But other explanations to answer your questions also exist. In previous electoral cycles, Kurdish parties have combined their campaigning energies under a single electoral list as a step closer towards consolidating regional autonomy. The situation, post-independence-bid, has since changed, and the emergence of new and smaller Kurdish parties can threaten the duopoly (Talabani vs Barzani) that has emerged across the Kurdistan Region of Iraq (KRI) since 2003. The victory of any group outside of these two dominant camps, KDP feels, could expose KRI to new risks. Other candidates have been harassed by Iraqi forces and by the Popular Mobilization Units (Hashd) paramilitaries, whose violent behaviour has dissuaded them from running; this is at least what my sources inform me.
The vote in Kirkuk, a PUK stronghold, will be key to who governs. KDP will not be the only actor in Kirkuk that calls for electoral boycott. Boycott is a strategy intended to deprive the rival of gaining the power and legitimacy they require to govern. In this context, boycott also sends a strong message to other candidates, that KDP is displeased by the military presence of militias forces in and around Kirkuk. KDP, once a friend to Baghdad, is afraid that more is being done to fragment rather than to unify the country, as Kurdish PM Nechirvan Barzani said recently.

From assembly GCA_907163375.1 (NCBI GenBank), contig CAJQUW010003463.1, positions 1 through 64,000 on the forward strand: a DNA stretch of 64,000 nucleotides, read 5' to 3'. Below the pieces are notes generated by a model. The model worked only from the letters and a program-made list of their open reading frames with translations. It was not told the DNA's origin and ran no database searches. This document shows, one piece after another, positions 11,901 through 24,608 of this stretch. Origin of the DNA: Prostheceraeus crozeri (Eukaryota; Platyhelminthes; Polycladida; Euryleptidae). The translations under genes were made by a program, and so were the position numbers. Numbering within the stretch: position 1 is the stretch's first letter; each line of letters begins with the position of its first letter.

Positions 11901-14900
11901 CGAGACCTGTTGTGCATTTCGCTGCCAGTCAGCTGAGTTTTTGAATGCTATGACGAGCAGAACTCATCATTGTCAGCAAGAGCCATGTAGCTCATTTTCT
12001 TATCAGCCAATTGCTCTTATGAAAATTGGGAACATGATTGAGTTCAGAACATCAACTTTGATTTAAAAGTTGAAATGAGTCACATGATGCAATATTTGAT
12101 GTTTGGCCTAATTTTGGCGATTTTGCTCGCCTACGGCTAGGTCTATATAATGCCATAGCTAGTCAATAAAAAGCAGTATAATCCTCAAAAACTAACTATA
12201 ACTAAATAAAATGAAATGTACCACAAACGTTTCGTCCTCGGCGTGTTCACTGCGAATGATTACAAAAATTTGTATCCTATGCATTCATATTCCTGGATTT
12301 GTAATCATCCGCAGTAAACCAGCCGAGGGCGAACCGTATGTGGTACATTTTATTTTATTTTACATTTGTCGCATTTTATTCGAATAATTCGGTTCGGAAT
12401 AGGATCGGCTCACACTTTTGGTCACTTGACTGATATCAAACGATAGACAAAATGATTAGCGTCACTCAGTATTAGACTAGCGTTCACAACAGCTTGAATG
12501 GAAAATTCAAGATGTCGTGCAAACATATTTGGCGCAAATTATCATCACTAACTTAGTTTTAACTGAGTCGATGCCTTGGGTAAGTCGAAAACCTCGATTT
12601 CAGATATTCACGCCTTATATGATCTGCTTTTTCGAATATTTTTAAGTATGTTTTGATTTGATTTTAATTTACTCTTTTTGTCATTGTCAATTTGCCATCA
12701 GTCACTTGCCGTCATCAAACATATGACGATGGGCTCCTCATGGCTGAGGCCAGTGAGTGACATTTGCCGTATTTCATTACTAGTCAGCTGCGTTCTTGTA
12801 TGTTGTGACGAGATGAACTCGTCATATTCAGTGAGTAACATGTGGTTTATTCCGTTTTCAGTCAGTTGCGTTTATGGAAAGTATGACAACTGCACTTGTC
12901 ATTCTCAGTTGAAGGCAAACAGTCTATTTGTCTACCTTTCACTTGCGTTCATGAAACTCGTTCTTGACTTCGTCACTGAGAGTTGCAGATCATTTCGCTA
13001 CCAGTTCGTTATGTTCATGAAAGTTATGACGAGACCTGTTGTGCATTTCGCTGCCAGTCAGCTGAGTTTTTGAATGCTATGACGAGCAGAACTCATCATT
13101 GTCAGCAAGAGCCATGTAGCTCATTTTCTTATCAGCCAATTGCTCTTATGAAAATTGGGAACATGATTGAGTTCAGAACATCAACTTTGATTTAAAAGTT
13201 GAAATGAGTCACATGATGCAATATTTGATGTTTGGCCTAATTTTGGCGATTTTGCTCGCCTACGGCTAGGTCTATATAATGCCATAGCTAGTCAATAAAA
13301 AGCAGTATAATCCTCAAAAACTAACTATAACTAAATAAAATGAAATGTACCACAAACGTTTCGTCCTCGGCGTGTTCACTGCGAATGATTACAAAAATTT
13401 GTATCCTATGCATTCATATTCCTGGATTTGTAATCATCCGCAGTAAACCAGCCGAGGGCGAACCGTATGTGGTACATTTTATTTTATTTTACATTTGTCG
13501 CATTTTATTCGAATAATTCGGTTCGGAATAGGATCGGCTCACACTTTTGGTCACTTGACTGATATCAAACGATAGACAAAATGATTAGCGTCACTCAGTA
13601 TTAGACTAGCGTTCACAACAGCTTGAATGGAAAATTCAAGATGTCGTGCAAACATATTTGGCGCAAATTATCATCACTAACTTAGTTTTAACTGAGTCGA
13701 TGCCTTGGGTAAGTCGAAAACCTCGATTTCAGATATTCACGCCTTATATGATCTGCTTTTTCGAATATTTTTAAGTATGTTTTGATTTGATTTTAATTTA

Stractegia: It seems that Saudi Arabia is trying to engage with senior Shia politicians as well as Sunni ones. From their perspective, what would the best outcome be?
NT: Saudi Arabia engages because it is expected to do so by America, but it doesn’t have much of a plan other than backing different horses, wishing for the best, and funneling funds to others Baghdad dislikes under the guise of reconstruction. This is a worn-out game. Saudis hope that the Abadi-backed al Nasr (Victory) alliance ends up being this year’s winner, but they are still wasting their money on distrusted tokenized Sunni figures, like Khamis Khanjar.